The threat of Tal­iban mil­i­tancy is no longer limited to Afghanistan. A dif­fer­ent ver­sion of ex­trem­ism with dif­fer­ent goals is threat­en­ing Pak­istan as well where Khy­ber Pakhtunkhwa has par­tic­u­larly been the worst vic­tim of un­rest. For Pak­istan, the cost of hu­man suf­fer­ing has been huge. Many sol­diers and count­less in­no­cent peo­ple have lost their lives in the on­go­ing op­er­a­tion against mil­i­tants in the tribal ar­eas. Hun­dreds of thou­sands have been dis­placed from their homes and many have mi­grated across the Du­rand Line to neigh­bor­ing prov­inces in Afghanistan.

Any po­lit­i­cal set­tle­ment of the Tal­iban is­sue in both Afghanistan and Pak­istan should be part of a re­gional

While Dr. Ab­dul­lah is bent on mil­i­tar­ily de­feat­ing the Tal­iban and other in­sur­gents along­side peace talks, Dr. Ghani is more in fa­vor of a po­lit­i­cal set­tle­ment.

po­lit­i­cal frame­work that paves the way for the coun­tries that have a di­rect or in­di­rect stake in the is­sue to reach a con­clu­sion of peace­ful co-ex­is­tence. It is note­wor­thy though that the en­tire re­gion is in tran­si­tion. A com­bi­na­tion of geopol­i­tics and eco­nomics will de­ter­mine the po­lit­i­cal fu­ture of the re­gion. The Tal­iban phe­nom­e­non should be looked at as a part of that re­gional po­lit­i­cal equa­tion and not as an iso­lated is­sue of a group of re­li­gious zealots who are bent upon es­tab­lish­ing Sharia in both Afghanistan and Pak­istan. De­spite the fact that the dy­nam­ics of Tal­iban mil­i­tancy in the two neigh­bor­ing coun­tries dif­fer, they share a lot on the ide­o­log­i­cal front.

One of the main chal­lenges for the new ad­min­is­tra­tion in Kabul will be to bring peace to the war-rav­aged coun­try. No de­vel­op­men­tal agenda can be im­ple­mented with­out hav­ing se­cu­rity and there can be no sus­tain­able se­cu­rity with­out long-last­ing peace. Peace-build­ing in Afghanistan can­not be overem­pha­sized and has been a common dream of all Afghans. A mat­ter of ut­most sig­nif­i­cance to the new leader in Kabul would be to find a way to open a chan­nel of com­mu­ni­ca­tion with the Tal­iban and other in­sur­gent/mil­i­tant groups to come to the ne­go­ti­at­ing ta­ble.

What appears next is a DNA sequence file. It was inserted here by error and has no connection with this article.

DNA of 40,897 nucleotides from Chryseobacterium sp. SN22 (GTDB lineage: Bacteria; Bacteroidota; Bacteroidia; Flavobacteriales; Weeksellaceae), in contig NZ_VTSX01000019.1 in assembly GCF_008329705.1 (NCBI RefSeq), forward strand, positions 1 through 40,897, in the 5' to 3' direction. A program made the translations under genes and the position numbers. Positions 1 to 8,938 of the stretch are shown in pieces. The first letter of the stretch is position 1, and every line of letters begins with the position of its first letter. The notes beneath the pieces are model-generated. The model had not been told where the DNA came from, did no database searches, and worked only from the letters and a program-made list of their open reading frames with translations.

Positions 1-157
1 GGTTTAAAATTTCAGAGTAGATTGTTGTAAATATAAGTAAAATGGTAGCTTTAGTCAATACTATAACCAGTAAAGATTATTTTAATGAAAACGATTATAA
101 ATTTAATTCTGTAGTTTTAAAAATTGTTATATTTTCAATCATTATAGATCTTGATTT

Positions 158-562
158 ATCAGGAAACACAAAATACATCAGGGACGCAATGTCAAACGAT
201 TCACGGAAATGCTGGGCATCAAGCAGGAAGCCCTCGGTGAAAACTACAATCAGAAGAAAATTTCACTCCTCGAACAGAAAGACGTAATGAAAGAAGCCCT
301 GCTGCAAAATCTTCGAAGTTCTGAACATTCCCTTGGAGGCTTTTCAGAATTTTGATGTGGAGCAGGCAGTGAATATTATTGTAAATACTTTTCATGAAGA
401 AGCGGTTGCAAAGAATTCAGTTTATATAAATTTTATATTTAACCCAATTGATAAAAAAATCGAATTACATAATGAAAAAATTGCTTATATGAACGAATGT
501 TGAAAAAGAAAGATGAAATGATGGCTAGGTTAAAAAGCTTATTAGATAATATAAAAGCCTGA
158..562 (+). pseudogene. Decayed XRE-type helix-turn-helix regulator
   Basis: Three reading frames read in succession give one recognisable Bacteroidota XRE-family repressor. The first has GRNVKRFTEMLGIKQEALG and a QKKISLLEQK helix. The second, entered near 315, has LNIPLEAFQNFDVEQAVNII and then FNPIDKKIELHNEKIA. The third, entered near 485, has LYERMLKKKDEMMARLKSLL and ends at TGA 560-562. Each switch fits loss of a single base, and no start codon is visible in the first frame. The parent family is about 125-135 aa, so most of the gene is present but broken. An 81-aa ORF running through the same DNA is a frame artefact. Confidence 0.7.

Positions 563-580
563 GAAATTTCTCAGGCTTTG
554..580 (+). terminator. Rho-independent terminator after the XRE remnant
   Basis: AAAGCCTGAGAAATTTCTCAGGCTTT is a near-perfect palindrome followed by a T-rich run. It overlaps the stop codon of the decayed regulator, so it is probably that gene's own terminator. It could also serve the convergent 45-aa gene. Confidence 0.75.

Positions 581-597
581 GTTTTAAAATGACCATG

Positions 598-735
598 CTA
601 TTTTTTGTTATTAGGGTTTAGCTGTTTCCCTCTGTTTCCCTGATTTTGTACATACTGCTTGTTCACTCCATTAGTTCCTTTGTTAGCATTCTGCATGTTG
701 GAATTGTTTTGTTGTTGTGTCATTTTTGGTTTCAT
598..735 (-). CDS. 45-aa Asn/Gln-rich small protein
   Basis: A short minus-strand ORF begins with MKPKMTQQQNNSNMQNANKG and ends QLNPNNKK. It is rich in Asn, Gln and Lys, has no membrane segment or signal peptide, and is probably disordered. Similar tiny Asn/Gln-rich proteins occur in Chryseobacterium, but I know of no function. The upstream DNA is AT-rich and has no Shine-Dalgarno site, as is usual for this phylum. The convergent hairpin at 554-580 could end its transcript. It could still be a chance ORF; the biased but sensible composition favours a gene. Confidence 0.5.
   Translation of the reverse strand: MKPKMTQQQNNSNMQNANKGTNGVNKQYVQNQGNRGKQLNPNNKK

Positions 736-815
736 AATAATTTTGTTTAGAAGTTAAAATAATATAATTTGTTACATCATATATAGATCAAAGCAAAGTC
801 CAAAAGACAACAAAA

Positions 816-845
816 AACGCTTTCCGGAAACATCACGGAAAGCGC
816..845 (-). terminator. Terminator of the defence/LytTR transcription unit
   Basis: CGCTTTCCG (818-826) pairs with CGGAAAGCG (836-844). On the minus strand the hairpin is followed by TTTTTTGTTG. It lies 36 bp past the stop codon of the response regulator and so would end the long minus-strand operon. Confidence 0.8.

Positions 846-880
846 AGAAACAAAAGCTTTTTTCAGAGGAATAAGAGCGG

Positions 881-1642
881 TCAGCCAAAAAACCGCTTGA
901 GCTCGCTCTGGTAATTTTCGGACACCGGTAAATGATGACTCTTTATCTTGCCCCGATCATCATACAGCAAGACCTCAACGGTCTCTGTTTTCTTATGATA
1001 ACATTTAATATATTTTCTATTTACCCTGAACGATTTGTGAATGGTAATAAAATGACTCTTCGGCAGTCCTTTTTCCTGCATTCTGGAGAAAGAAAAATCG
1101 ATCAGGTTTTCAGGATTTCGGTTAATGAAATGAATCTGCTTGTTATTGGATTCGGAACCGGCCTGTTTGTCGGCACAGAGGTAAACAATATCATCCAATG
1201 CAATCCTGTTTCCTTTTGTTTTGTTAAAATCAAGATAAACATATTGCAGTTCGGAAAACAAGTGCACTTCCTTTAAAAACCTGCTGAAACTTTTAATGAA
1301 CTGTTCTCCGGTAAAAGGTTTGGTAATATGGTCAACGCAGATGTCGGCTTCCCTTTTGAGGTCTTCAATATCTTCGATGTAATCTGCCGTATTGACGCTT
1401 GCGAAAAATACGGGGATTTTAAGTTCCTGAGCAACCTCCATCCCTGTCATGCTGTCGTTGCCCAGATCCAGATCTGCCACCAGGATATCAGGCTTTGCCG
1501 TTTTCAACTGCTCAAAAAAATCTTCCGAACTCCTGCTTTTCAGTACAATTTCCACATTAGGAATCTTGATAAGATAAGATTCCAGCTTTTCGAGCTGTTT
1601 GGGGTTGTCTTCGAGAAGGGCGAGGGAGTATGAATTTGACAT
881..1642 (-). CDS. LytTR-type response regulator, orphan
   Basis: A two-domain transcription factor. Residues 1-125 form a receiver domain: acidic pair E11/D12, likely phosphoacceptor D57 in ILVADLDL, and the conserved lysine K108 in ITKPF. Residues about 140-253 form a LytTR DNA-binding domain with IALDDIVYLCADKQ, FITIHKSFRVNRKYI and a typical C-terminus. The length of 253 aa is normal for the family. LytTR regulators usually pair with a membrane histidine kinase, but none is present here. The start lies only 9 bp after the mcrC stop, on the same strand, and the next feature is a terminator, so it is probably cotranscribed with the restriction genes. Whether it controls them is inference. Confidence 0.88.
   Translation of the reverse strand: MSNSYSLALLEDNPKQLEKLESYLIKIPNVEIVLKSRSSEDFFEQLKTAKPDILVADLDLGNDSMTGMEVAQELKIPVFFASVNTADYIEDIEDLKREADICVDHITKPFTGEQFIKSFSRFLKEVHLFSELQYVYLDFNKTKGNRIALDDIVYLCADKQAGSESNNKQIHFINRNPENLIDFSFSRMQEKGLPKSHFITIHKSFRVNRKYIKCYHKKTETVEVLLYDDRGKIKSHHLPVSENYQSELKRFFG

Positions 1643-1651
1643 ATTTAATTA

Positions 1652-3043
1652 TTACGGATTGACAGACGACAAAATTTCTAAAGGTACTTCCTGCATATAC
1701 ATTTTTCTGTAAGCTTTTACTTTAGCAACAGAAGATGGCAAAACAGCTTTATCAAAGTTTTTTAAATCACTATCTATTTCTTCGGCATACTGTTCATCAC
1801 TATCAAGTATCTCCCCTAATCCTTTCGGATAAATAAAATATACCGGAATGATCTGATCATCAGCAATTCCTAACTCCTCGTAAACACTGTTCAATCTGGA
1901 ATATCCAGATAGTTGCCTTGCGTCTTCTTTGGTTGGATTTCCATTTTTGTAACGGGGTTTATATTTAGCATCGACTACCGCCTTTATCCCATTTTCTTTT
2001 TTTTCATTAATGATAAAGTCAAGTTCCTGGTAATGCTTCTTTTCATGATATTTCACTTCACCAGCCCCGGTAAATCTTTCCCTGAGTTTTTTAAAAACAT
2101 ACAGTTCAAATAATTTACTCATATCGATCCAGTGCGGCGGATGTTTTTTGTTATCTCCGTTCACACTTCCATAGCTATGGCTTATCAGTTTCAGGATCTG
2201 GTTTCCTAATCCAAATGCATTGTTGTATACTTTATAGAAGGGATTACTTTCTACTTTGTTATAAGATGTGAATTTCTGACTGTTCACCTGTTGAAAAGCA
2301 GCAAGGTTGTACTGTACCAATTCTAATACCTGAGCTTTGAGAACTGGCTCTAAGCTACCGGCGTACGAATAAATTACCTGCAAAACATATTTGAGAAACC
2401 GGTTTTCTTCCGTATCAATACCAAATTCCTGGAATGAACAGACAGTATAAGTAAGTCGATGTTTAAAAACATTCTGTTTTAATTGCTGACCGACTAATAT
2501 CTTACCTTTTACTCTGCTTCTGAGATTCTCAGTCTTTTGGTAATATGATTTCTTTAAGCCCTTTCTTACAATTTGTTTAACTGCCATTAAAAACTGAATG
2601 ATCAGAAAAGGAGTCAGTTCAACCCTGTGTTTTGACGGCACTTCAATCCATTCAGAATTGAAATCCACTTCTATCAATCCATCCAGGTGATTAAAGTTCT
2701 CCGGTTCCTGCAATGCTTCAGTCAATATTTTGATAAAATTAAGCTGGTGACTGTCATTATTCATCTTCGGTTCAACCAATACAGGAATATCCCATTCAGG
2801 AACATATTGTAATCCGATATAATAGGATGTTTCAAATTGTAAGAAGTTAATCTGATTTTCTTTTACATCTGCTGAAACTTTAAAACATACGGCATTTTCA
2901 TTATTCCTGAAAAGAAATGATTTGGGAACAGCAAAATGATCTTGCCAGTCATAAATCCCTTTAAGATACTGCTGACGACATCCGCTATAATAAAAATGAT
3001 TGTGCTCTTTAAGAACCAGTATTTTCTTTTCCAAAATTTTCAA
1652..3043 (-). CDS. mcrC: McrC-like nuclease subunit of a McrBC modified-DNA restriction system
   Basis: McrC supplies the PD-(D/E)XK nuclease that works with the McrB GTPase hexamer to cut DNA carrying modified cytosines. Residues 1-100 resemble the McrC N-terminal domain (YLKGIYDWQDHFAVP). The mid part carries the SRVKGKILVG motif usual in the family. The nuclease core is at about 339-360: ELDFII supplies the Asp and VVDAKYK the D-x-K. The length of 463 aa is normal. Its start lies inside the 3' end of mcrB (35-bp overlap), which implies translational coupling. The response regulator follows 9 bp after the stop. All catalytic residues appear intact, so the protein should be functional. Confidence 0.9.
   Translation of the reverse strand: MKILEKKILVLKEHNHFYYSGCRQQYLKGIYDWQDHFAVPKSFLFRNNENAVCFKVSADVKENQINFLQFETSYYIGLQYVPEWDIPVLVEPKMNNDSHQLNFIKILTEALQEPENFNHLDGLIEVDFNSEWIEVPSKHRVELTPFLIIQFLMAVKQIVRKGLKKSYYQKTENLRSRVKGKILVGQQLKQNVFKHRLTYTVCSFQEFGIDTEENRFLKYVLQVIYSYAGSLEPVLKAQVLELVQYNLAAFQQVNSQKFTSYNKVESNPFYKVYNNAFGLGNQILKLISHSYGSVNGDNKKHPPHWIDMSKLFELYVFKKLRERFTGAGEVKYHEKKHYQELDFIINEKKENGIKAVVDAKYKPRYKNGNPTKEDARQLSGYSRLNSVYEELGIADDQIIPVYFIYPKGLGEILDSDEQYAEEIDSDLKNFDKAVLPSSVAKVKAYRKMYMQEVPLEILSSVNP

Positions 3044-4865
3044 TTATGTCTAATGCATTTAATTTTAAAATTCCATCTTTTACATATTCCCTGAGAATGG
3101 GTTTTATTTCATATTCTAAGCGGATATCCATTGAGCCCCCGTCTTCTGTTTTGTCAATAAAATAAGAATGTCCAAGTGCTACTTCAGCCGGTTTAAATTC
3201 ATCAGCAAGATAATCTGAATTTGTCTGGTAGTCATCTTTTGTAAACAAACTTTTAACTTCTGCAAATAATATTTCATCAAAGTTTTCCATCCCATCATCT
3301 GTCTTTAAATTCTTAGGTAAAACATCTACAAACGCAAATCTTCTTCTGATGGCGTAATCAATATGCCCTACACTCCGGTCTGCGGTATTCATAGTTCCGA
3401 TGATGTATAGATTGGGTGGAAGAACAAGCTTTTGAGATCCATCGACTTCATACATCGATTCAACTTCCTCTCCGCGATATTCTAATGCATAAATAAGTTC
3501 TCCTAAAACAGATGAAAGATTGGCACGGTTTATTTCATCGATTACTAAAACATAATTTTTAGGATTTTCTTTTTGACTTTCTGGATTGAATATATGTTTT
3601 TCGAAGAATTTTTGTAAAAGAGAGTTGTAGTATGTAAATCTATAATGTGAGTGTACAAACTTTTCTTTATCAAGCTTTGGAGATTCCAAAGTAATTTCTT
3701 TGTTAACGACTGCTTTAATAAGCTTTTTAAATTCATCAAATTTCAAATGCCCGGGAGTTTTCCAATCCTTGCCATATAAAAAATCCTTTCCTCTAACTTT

Although all in­di­ca­tions sug­gest that the Tal­iban will fur­ther in­ten­sify their in­sur­gency as for­eign troops be­gin to with­draw from the coun­try, with the right kind of po­lit­i­cal at­mos­phere, there is no rea­son the mil­i­tants can­not be in­te­grated into main­stream pol­i­tics. But any such ef­fort can­not be ac­com­plished with­out ac­tive fa­cil­i­ta­tion and co­op­er­a­tion from Pak­istan.

While Afghanistan is yet to come out suc­cess­fully from the elec­tion stale­mate, U.S. and UN in­ter­ven­tion and me­di­a­tion has paved the way for the two lead­ing can­di­dates, i.e. Dr. Ashraf Ghani and Dr. Ab­dul­lah, to form a na­tional unity gov­ern­ment in which both the win­ner and the loser are com­mit­ted to work­ing to­gether. Dr. Ghani was an­nounced win­ner in the pre­lim­i­nary re­sult but was chal­lenged by his ri­val Dr. Ab­dul­lah and even­tu­ally the two can­di­dates agreed on a com­plete au­dit of all votes. Dr. Ghani re­tained his majority even after the au­dit. If elected, Dr. Ghani has promised to in­te­grate both the Tal­iban and Gul­bud­din Hek­mat­yar’s Hezb-e-Is­lami into a na­tional unity gov­ern­ment as he in­ter­prets it. If Dr. Ghani suc­ceeds in bring­ing in both the Tal­iban and other mil­i­tant groups into the new gov­ern­ment, he will have made his­tory in peace­mak­ing.